2. Corporate culture/branding

Speaking of corporate community… the office is where corporate culture is built, period. That’s why the role of the office will become even more important as employees spend less time there. Office interiors will need to make a stronger statement for existing and potential employees, as well as clients and customers.

Workspace – and workspace designers – will need to work extra hard to create a feeling of corporate community when that community is no longer together 9 to 5, 5 days a week. It poses some interesting design challenges: Explore new ways to bridge the gap between the home and corporate offices. Make employees feel comfortable in a less familiar office. For instance, branding and graphics can carry right from an interior into employee’s homes through digital connections such as apps or virtual meeting backgrounds.

Whiteboards and high-top tables where employees can casually meet and brainstorm define various “neighbourhoods” in the open-plan office at McCann Worldgroup.

3. Collaborative space

For every company that supports hybrid work, the main reason staff will visit the office is to meet and collaborate with co-workers or clients. There will be some looking for a change of scenery from the home office, or to work closer to clients, but for the most part our time in the office will involve groups of all sizes coming together and that means a new balance of space: Less workstations and more areas to gather in. The large Town Hall spaces that are already popular in Agile Workspace will be ideal for bringing big groups together – think all staff meetings, team building exercises, staff parties and other corporate events. But we will also need to accommodate smaller groups that may need some degree of privacy. Individual companies will need to consider how their staff works together to determine the appropriate mix of large and small meeting rooms, breakout zones and touch-down spaces.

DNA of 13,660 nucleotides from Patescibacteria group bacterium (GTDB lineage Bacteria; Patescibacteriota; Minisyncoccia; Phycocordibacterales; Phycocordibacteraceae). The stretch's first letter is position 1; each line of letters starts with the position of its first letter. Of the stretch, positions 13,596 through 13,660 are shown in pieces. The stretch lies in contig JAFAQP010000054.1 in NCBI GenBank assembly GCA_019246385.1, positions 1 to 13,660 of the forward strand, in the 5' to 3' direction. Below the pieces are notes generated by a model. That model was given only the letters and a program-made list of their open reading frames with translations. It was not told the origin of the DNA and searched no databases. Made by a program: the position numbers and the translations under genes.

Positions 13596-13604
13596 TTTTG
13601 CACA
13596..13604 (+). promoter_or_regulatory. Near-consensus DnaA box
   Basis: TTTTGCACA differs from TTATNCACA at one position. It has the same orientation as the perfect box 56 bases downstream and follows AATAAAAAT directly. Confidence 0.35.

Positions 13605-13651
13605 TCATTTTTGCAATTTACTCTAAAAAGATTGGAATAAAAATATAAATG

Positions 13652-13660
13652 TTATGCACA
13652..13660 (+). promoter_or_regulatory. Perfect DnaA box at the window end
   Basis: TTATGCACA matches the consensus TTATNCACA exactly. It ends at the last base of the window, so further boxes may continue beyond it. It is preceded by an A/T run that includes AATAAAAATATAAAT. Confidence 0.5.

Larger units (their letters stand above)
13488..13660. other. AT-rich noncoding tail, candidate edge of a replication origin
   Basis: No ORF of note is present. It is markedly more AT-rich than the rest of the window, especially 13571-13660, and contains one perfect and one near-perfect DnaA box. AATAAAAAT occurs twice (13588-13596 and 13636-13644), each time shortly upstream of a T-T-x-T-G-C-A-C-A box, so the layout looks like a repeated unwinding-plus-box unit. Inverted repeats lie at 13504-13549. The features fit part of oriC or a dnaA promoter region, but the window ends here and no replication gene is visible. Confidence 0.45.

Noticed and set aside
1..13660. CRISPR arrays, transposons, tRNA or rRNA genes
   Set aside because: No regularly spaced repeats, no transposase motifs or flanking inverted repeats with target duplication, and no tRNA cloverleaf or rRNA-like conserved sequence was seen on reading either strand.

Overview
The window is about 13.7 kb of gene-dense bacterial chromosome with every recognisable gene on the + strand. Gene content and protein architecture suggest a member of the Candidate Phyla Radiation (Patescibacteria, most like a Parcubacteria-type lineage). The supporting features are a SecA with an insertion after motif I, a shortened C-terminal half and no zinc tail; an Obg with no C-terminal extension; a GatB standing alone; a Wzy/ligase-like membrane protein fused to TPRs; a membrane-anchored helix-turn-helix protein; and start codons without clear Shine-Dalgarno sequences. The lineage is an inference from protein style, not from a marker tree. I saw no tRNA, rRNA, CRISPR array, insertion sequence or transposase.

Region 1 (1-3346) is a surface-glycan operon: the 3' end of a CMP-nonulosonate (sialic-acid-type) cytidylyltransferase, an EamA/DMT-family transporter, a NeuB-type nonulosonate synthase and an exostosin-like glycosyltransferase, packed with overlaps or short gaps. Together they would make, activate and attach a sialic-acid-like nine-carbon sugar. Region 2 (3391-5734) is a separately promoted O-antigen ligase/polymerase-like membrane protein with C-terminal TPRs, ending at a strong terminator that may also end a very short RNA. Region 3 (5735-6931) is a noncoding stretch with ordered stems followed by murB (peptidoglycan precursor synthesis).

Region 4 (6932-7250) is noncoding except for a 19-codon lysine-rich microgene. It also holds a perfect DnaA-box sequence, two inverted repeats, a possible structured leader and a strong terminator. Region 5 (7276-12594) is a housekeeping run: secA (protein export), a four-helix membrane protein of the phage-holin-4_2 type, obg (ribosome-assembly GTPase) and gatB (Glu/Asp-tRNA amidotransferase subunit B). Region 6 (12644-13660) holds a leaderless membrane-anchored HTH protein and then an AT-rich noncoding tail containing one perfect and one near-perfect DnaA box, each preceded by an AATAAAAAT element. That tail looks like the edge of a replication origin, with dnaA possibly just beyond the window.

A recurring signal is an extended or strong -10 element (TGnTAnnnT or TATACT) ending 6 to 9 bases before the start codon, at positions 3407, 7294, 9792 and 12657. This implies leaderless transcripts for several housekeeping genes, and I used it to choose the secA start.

An effective post-pandemic office will offer a variety of meeting spaces, like the ones at Volaris, and allow staff to reserve these spots, as well as workstations, via app.

4. Sharing systems

Effective software for booking workstations and meeting rooms in the office will be key to making hybrid systems work. Without this, employees who travel from the suburbs to a downtown headquarters only to find there are no available desks will quickly become frustrated and unfocused. That goes double for those looking for a free room to meet with a client – or a group of co-workers who have also spent time travelling to the office. I’d love to tell you design can take care of everything, but in this case, nothing will run smoothly without adequate scheduling that everyone adheres to and respects, especially in larger organizations. The same software can also be used to help co-workers keep track of each other, ie. Sophie is working remotely today, but can be reached via email or the office Slack channel. The programs will also be useful for future workplace strategy and design development, as they enable employers to effortlessly track valuable data.

This sculptural screen, which is the highlight of B|A’s Crown Lobby project, features arboreal imagery that brings a biophilic link to a space that sits along Toronto’s busiest street.

5. Biophilic design features

If workforces are going to successfully come back to the office to enjoy in-person collaboration, setting people at ease will be essential. All of us will be wary of shared spaces and highly conscious of proximities and cleanliness, for a long time to come.